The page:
Companies which already feel that they have been overburdened by regulation in recent years will hardly be putting out more flags for the Consumer Duty most recently introduced by the Financial Conduct Authority (FCA).

As ever with regulation of this nature, the intention is sound and laudable – to further protect the consumer from himself or herself and to further rein in the most predatory aspects of capitalism.

This latest move – scheduled for implementation on July 31 this year and described by the FCA itself as a “paradigm shift” – asks firms not only to deliver a higher standard of care and protection for customers, but requires them to “act to deliver good outcomes for retail customers”.

The long-established principle of caveat emptor – ie, that the buyer alone is responsible for checking the quality and suitability of goods or services before a purchase is made – is not sufficient in today’s complex financial markets. This wide-ranging duty therefore has huge ramifications for firms.

The new regulations will require firms to review their product suite, communications and end-to-end customer journey, and to consider changes in areas including governance, accountability, reporting and staff training.

The Consumer Duty, apart from the core principles above, requires three key behaviours from firms – that they should:

• Take all reasonable steps to avoid foreseeable harm to customers;
• Take all reasonable steps to enable customers to pursue their financial objectives;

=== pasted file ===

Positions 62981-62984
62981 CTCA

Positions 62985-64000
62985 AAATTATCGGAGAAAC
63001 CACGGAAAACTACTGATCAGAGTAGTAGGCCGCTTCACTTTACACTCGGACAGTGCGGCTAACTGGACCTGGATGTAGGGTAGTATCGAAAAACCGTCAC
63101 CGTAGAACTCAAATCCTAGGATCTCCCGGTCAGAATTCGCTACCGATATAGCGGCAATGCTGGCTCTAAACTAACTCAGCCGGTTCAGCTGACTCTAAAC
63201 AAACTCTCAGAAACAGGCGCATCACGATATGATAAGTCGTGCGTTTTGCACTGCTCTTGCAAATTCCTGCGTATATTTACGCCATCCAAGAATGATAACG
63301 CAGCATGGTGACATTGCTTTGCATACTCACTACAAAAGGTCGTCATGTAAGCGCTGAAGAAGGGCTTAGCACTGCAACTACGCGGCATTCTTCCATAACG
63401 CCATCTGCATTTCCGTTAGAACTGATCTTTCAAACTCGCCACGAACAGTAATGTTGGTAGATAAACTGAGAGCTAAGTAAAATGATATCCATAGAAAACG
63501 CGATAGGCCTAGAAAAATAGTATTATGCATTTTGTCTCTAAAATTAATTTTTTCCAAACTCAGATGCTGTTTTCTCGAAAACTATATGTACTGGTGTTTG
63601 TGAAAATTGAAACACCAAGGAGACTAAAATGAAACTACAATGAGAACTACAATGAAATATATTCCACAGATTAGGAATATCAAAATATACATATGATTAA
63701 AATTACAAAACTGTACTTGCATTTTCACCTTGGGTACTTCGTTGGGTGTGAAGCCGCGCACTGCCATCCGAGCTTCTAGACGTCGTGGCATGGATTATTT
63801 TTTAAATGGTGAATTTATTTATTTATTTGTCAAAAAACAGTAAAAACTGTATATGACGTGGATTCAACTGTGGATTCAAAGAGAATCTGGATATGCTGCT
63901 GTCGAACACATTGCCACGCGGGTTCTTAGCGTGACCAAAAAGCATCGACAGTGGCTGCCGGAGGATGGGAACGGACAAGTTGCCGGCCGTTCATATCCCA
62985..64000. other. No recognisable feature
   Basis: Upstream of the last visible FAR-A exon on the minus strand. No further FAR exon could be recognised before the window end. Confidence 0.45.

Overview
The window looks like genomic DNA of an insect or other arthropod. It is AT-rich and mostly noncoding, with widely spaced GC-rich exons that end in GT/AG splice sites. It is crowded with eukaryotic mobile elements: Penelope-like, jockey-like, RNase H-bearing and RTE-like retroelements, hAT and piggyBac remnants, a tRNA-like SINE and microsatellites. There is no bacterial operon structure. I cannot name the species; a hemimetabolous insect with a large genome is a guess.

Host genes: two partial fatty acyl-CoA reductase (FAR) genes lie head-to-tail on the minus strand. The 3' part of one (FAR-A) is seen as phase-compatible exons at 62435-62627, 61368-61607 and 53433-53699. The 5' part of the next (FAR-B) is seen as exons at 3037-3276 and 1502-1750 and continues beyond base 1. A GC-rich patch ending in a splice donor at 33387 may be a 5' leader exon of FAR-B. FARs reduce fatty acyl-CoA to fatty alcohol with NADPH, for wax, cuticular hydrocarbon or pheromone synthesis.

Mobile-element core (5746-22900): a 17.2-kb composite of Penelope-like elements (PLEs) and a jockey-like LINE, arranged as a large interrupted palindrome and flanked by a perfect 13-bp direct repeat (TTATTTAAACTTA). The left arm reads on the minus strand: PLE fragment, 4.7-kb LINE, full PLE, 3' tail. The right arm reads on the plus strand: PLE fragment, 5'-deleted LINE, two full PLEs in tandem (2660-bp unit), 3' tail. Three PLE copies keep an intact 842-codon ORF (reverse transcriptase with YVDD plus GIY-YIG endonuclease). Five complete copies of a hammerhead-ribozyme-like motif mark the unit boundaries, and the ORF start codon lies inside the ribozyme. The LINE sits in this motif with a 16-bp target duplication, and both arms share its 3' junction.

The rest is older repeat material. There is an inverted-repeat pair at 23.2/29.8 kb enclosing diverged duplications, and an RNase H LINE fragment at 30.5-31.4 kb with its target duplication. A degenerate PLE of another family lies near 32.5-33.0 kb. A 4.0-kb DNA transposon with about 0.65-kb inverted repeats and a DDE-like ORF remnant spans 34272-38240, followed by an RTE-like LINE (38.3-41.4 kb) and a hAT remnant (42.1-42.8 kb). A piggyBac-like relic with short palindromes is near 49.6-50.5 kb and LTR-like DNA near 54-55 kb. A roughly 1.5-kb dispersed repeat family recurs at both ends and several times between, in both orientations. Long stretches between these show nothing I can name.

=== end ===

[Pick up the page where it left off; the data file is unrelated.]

• Act in good faith.

Again, discounting the fact that most reputable firms already adhere strictly to these principles, the new Duty introduces a suite of expectations for conduct in relation to four specific outcomes – communications, products and services, customer service and price and value.

Diligent records will need to be kept by firms to evidence that they are meeting their Consumer Duty obligations, and it affects every corner of the business. HR departments for example will need to ensure their colleague policies (Disciplinaries for example) reflect the Duty requirements. They will need to record any breaches of the Duty, what action was taken, and be able to report on this if required.

The good news is that a solution to many of the new issues raised by the latest regulation is already at hand, in the shape of Workpro.

Its family of case management software, already deployed by major companies and institutions, focuses on activities such as complaint handling and HR case tracking, allowing clients to monitor progress and ensure that they remain fully compliant, even with the most complex issues.

For instance, one of the FCA’s concerns is to take account of the needs of customers with characteristics of vulnerability. This matters, since the Authority’s 2020 Financial Lives Survey showed that 46% of UK adults, or 24 million people, showed one or more such characteristics. However, Workpro’s notifications can flag relevant characteristics to the complaint handler.

The FCA also wants firms to use root cause analysis of complaints data to identify any product or service areas that need to be improved and, again, Workpro can record outcomes to effectively learn from complaints.

It should be said that the Consumer Duty is outcome, rather than process, focused. Workpro is designed to not only enhance the consistency of decision-making but also to promote consistent outcomes for complainants and employees, with precedent cases available to inform casework, for example.

The need to demonstrate good outcomes will mean complaints monitoring and learning lessons are particularly important, and seeking the right professional advice should be the first step as the FCA’s deadline approaches.

Simon Laxton is Business Relationship Manager at Workpro.